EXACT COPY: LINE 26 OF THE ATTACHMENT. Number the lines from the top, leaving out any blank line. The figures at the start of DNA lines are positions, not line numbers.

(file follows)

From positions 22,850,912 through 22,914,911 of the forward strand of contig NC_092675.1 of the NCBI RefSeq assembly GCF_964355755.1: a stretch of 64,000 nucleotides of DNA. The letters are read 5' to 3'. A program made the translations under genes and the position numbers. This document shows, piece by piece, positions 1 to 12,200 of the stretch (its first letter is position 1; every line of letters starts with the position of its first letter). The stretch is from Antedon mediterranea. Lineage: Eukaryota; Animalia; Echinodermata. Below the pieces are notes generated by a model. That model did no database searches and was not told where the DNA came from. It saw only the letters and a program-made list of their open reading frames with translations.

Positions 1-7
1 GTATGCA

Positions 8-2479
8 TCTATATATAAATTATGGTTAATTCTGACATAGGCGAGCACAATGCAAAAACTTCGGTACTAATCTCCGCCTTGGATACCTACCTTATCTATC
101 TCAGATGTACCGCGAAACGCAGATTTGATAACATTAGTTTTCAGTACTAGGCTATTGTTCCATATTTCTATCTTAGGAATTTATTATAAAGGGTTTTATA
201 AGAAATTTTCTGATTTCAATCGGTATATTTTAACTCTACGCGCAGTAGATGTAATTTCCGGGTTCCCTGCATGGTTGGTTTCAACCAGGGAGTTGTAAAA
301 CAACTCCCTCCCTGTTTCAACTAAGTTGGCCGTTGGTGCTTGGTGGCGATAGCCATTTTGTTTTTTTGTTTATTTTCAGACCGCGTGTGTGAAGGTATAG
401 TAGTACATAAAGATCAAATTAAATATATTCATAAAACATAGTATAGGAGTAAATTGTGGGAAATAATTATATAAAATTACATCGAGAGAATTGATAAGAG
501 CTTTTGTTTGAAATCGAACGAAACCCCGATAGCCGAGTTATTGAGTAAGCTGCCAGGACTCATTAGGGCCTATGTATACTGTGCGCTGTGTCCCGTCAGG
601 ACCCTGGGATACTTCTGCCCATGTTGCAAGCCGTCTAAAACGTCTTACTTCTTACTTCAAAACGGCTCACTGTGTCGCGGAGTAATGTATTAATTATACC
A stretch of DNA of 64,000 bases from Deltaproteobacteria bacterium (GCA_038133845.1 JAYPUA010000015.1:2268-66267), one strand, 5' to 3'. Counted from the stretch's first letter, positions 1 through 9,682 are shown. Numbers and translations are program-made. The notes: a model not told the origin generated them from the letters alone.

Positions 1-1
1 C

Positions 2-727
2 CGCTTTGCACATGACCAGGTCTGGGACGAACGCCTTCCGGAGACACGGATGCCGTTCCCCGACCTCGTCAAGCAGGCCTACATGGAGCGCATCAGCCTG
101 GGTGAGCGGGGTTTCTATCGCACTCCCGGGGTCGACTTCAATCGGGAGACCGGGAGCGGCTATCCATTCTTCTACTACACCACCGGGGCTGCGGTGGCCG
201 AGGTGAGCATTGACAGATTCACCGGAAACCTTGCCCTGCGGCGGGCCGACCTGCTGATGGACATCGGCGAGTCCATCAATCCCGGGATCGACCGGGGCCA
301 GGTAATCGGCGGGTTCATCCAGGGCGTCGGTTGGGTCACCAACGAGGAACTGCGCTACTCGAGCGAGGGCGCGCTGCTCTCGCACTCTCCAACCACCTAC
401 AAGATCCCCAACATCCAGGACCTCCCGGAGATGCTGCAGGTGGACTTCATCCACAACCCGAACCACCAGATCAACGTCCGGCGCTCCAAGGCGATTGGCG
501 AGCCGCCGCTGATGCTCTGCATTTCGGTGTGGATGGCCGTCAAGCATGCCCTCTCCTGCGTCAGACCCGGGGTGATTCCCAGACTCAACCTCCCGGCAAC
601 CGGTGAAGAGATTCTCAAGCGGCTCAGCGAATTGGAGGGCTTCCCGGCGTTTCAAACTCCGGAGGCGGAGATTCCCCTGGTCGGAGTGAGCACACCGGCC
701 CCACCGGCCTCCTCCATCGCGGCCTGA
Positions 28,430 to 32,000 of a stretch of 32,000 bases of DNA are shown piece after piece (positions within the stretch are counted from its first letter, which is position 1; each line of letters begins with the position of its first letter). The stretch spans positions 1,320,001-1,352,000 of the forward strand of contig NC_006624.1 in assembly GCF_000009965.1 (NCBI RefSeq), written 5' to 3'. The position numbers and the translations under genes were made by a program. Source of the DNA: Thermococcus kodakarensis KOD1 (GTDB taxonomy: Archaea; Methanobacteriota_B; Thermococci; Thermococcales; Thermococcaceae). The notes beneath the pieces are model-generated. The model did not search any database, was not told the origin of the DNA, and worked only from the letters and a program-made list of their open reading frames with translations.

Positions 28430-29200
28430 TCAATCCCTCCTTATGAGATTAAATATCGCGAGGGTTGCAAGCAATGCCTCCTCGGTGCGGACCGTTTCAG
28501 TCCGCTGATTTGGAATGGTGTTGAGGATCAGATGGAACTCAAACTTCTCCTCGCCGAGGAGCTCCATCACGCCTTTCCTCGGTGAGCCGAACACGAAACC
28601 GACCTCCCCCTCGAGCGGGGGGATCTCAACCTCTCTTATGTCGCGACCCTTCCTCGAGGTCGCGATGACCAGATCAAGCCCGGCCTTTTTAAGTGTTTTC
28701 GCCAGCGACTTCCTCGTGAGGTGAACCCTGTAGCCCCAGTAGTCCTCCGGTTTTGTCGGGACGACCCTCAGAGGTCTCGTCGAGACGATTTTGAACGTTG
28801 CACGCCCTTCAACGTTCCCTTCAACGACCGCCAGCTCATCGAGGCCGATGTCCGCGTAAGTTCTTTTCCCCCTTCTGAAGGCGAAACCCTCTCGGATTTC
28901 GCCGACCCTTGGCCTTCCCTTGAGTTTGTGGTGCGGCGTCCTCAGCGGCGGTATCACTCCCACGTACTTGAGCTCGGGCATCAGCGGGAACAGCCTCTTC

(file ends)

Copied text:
28430 TCAATCCCTCCTTATGAGATTAAATATCGCGAGGGTTGCAAGCAATGCCTCCTCGGTGCGGACCGTTTCAG